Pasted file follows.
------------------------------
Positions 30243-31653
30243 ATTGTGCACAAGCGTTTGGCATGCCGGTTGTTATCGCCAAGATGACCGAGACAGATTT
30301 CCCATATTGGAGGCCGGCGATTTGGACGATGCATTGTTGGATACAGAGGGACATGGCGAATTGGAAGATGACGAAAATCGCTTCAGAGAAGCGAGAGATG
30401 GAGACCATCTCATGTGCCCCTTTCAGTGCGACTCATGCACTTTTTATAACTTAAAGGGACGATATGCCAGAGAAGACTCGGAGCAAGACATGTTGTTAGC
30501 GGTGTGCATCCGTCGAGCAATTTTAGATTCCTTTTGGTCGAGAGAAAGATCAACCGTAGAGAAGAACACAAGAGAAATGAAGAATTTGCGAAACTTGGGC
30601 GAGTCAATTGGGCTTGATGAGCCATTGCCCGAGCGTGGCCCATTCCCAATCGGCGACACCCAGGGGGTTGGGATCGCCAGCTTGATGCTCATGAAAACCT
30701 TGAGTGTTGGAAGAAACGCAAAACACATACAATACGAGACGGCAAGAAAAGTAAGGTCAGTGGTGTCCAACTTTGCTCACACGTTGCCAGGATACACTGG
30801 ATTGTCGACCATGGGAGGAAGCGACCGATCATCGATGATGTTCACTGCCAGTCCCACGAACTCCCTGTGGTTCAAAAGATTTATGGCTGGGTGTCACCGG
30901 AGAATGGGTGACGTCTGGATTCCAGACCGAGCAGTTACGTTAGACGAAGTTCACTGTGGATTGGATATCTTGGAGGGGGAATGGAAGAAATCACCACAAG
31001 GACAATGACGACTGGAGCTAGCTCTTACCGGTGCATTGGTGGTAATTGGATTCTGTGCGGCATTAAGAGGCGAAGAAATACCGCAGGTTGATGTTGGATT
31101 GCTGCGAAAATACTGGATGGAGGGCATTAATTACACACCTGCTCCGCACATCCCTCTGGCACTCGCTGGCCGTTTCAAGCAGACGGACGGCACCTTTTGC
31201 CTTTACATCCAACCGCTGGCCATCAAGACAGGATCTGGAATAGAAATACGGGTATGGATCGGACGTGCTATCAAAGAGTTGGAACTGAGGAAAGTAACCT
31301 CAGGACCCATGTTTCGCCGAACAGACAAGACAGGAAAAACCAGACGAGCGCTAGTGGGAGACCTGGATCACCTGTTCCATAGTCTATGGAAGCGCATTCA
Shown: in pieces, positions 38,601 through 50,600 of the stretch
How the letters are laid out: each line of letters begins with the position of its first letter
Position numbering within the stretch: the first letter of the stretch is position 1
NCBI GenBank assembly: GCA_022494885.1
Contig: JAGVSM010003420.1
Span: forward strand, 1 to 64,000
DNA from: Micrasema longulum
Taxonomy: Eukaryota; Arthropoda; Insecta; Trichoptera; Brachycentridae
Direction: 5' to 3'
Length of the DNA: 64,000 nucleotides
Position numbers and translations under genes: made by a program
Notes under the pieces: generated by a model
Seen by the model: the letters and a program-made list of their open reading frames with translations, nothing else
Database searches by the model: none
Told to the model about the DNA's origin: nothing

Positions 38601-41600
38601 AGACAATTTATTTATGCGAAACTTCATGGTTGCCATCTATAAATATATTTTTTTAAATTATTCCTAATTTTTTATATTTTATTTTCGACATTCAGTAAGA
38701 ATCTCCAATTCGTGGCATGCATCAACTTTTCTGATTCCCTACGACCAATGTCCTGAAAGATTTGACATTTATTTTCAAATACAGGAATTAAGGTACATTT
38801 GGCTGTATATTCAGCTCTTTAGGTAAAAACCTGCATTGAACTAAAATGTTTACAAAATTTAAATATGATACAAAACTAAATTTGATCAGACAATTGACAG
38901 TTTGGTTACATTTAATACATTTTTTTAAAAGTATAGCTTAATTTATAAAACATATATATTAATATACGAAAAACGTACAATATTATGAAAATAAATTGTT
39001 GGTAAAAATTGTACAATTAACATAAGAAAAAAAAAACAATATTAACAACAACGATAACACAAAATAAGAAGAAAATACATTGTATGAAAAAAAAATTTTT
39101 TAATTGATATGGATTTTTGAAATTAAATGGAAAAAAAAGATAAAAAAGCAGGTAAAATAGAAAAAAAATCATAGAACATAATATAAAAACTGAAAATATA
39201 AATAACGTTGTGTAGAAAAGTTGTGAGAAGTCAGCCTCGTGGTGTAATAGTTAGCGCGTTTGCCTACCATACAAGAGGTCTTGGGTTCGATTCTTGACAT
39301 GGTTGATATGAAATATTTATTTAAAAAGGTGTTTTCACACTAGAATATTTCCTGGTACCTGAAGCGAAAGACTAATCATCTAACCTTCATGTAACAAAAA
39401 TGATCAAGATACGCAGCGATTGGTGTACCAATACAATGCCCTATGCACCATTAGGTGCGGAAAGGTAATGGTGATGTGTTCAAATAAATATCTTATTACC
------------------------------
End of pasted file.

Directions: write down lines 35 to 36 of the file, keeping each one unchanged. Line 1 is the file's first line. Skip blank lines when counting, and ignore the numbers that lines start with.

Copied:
39101 TAATTGATATGGATTTTTGAAATTAAATGGAAAAAAAAGATAAAAAAGCAGGTAAAATAGAAAAAAAATCATAGAACATAATATAAAAACTGAAAATATA
39201 AATAACGTTGTGTAGAAAAGTTGTGAGAAGTCAGCCTCGTGGTGTAATAGTTAGCGCGTTTGCCTACCATACAAGAGGTCTTGGGTTCGATTCTTGACAT